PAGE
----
Swiss scientists achieve 21.4% efficiency for flexible CIGS solar cell


Researchers from the Federal Laboratories for Materials Science and Technology (EMPA), in Switzerland, claim to have achieved a world record efficiency of 21.38% for a flexible copper, indium, gallium and selenium (CIGS) solar cell on polyimide plastic film.

The result was confirmed by Germany's Fraunhofer Institute for Solar Energy Systems (Fraunhofer ISE).

The device was fabricated through a low-temperature co-evaporation method for the growth of the light-absorbing CIGS semiconductor thin film. EMPA scientist Shiro Nishiwaki optimized the composition of the layer and alkaline dopants to achieve improved performance.

The researchers analyzed the effects of combined exposure to heat and light and found an increase in photovoltaic performance, which they claim remains stable after several months.

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The research team that achieved the record efficiency is led by the head of the laboratory for thin films and photovoltaics, Ayodhya Tiwari, who pv magazine interviewed in August, on the future of CIGS technology. “The flexible and lightweight solar modules resulting from this technology are particularly suitable for applications on roofs and facades of buildings, greenhouses, transport vehicles, airships and portable electronic devices,” he said in a statement. “EMPA collaborates with the Swiss company Flisom for the manufacture of flexible and lightweight solar modules by roll-to-roll processes for such applications.”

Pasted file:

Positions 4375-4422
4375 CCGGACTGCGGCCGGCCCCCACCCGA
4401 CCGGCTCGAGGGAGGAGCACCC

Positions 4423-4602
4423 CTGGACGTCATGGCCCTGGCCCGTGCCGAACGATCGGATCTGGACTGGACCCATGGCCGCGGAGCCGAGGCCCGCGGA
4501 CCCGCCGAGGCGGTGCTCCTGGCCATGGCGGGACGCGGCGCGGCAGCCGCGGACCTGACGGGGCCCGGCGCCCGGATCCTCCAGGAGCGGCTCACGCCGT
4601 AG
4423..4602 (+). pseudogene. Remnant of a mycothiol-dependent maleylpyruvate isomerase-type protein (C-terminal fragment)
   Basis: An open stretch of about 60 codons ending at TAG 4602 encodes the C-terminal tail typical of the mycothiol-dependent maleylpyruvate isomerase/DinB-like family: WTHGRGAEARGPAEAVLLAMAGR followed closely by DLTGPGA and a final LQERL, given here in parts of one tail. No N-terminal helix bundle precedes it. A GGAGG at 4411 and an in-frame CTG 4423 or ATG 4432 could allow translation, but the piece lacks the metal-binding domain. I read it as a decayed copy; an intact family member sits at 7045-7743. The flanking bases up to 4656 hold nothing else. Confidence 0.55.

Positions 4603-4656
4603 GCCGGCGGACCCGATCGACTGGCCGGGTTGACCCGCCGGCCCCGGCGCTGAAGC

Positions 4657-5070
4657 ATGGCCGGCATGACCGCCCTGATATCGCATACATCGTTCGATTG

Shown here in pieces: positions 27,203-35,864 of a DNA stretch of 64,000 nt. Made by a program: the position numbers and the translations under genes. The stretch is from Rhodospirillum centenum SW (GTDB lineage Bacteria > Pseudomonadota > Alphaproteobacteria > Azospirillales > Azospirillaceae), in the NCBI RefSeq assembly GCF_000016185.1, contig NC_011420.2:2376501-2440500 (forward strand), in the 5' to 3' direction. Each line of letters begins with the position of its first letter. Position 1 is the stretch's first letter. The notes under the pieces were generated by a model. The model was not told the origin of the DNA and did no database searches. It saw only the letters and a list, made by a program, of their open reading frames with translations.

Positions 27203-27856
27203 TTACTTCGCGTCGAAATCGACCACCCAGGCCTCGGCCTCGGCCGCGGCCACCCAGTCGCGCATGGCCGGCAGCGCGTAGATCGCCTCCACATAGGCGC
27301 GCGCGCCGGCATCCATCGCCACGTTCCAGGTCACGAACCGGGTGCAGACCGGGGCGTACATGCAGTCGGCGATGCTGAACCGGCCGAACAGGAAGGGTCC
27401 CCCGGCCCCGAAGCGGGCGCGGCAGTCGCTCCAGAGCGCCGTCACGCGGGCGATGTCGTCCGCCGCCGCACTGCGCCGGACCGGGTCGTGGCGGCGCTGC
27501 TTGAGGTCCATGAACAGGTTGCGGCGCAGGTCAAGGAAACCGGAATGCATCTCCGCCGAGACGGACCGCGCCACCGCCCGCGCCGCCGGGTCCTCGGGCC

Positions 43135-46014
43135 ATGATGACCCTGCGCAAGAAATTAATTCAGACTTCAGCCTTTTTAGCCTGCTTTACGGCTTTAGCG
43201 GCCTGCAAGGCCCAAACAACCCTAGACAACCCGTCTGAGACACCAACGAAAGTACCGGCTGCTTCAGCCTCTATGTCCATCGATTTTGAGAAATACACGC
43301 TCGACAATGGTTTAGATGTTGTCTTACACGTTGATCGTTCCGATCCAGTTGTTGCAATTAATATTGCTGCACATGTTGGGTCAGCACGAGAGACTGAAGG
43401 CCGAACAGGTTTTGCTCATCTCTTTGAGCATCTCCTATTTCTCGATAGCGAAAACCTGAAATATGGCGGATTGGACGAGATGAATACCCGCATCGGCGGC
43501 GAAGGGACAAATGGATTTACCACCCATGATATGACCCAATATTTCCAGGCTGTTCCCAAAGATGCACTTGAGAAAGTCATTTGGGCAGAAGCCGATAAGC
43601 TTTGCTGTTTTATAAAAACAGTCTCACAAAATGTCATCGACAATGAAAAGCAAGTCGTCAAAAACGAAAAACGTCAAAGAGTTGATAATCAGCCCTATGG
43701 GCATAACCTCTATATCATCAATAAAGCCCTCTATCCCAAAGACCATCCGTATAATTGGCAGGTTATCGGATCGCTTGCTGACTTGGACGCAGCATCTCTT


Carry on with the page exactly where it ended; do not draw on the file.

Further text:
Japanese manufacturer Solar Frontier has achieved the highest efficiency for a CIGS solar cell to date, at 23.35%, and German thin-film module maker Avancis the highest for a solar panel, at 19.64%.

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